I will never trust another survey. I had a call last Oct. from one of the major pollsters. They asked me to push ‘1’ on my phone if I thought that Obama’s health care should be repealed now (Oct.). Then they said that if I wanted it repealed after Jan. then push ‘2’. Those were my options, they didn’t give me an option of not repealing the health care bill. Opinion polls mean nothing, they’re too easy to fix.

Too many markets=bad city planning. Another market in that area will hurt that area by closing down all the stores in the Spencers strip mall, if Spencers closes then they all close. It will also cause terrible traffic congestion.


Who would you believe, 400 people randomly called at home unsuspectingly aware of the details or 5,000 people who went “out-of-their-way” to actively sign a petition to PROTEST this new grocery store?

When you take a moment to look at the traffic flow you will immediately realize that someone will be seriously injured or killed as a result of the poor and dangerous traffic flow of delivery trucks.

Let’s be SMART and RESPONSIBLE about future grow.


Who are you going to believe 400 random calls who may be caught by an unsuspecting phone call not prepared with all the details or 5,000 people who take aggressive action themselves to go “out-of-their-way” to sign a petition “PROTESTING” another grocery store coming in. All you have to do is look at the traffic study to know that SOMEONE WILL BE INJURED OR KILLED in a traffic accident if this is allowed to move forward as is.


I agree about the relative importance of surveys vs. petitions. The only reason I haven’t signed one of the petitions at Spencers is that I am a resident of Grover Beach not AG.

That said, the potential for increased traffic from a Food-4-Less or other major chain store there would be an major annoyance but not significantly more dangerous. It would also be sligtly offset by a decrease in traffic near Cookie Crock as they would likely be affected the most by the competition.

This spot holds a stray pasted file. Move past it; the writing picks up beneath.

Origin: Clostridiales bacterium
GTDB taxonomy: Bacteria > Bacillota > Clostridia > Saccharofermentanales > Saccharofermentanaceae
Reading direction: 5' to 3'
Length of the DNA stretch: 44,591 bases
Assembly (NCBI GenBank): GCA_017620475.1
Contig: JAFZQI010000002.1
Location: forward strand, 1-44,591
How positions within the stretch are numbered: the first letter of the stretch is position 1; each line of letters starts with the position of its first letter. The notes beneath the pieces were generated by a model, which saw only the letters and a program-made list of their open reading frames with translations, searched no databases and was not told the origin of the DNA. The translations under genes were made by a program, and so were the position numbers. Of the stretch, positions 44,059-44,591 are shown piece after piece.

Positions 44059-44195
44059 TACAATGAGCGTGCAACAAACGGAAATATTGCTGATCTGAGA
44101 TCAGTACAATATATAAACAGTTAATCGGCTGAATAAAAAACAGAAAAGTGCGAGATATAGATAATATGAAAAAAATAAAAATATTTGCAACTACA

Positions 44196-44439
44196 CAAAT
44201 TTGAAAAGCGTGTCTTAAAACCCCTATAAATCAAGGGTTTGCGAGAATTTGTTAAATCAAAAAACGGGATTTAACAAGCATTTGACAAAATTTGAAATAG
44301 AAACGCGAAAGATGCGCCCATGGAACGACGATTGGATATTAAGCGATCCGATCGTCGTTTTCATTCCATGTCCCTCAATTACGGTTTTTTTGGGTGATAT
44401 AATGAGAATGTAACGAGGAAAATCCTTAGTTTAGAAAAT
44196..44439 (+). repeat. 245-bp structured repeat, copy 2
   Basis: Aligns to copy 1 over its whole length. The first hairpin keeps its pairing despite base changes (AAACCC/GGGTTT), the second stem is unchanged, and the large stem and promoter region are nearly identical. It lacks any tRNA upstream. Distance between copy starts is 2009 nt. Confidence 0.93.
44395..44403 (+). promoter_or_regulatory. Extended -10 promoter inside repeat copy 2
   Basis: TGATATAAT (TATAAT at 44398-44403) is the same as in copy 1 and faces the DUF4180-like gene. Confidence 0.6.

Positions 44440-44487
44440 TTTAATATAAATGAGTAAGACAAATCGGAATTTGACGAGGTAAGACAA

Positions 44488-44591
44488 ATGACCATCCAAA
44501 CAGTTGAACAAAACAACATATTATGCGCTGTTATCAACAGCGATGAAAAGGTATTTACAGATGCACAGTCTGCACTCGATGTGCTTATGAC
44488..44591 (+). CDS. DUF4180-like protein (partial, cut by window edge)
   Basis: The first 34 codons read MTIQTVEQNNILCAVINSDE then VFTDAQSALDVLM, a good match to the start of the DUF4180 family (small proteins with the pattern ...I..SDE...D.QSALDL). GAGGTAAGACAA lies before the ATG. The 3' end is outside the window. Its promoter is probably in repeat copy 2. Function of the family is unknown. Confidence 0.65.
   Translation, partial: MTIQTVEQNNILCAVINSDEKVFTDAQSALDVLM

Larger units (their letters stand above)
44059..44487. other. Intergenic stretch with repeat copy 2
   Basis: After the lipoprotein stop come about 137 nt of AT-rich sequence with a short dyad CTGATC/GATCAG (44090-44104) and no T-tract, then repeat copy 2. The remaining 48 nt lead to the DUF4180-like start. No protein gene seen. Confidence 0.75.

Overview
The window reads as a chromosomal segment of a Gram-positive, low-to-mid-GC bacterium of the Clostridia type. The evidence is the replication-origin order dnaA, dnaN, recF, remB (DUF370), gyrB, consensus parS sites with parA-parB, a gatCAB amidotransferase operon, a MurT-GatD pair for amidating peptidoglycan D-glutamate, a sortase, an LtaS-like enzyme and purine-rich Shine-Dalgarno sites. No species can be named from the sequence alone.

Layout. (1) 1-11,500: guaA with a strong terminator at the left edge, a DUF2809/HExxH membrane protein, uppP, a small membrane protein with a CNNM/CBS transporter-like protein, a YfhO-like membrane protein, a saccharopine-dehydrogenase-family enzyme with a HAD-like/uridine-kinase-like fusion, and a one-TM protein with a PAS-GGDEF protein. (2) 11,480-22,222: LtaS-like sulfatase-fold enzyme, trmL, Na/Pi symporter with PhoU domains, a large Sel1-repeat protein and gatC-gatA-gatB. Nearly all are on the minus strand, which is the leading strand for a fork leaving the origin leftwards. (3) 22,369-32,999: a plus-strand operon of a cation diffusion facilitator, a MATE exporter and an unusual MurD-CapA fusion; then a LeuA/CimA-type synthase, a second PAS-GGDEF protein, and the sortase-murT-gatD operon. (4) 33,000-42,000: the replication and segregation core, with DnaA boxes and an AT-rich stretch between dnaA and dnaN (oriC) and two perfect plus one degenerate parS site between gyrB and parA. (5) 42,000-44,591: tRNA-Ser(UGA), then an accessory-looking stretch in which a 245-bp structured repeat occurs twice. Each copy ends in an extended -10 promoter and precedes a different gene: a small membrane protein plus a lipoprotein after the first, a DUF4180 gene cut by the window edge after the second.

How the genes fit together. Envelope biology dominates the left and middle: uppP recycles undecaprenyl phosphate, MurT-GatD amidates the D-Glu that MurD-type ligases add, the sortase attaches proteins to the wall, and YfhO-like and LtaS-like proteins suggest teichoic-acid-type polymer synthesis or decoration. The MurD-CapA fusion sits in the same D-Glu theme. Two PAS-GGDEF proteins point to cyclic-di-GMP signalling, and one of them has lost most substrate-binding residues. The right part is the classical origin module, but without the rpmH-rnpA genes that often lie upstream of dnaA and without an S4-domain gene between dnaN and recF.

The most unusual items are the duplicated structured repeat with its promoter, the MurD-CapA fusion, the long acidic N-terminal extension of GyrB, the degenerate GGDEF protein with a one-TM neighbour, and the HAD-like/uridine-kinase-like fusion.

I do at least a third of my grocery shopping at Spencers and another third at Cookie Crock. I rarely go to Vons (even though it is closer) because not only are most items I buy more expensive there but I prefer to shop at locally owned stores if they carry what I want at reasonable prices.


The developer who wants to build another grocery store would have done better to simply pursue the “free enterprise” argument. But when he claims that the area “needs” another grocery store, he loses all credibility in my book.

Not only are there multiple major grocery stores within a mile of the proposed new grocery store, there is also a weekly Farmer’s Market across the street, other farm stands within 2 miles, a Trader Joe’s within 2 miles, TWO Rite-Aid pharmacies within a mile, and so fourth.

There is no way in heck that the area “needs” another grocery store, and anyone who responded indicating they believe a new grocery store is necessary must not have fully understood what the issue was, or they had some personal relationship with the developer.

It’s appalling to hear the kind of crap that some of these developers spout, obviously believing that most citizens are too stupid to figure out the truth.

Developers and other business people who pull this kind of condescending, insulting crap make all the honest and community-minded developers and business people look bad.

Would it be too much for the developer to tell the TRUTH?


I am opposed to the project and plan on attending the meeting tonight to show support for local grocery stores. This article finally brings to light some of the issues that Cookie Crock and Spencers have been dealing with. I find the survey hard to believe and think the petition is certainly a more valid source of public opinion. The public has obviously shown their stance on the issue and the City Council should take those concerns into consideration. The Arroyo Grande city website states the following about the jobs of the City Council, “The City Council consists of five members elected at-large, on a non-partisan basis. Residents elect the Mayor and four Council Members, making each accountable to the entire citizenry.” I hope that at tonight’s meeting, council members will speak for the people and not the wallets of NKT.


I’d wager that the 200 call survey dialed numbers that were located somewhere in the middle of the Tijuana Triangle between Paso Robles St , Hwy 1, & 24th St. Oceano.

I don’t care how you brand it, we do not need another GROCERY STORE at that location and to say there isn’t some connection between this and the Crock Warehouse properties is preposterous.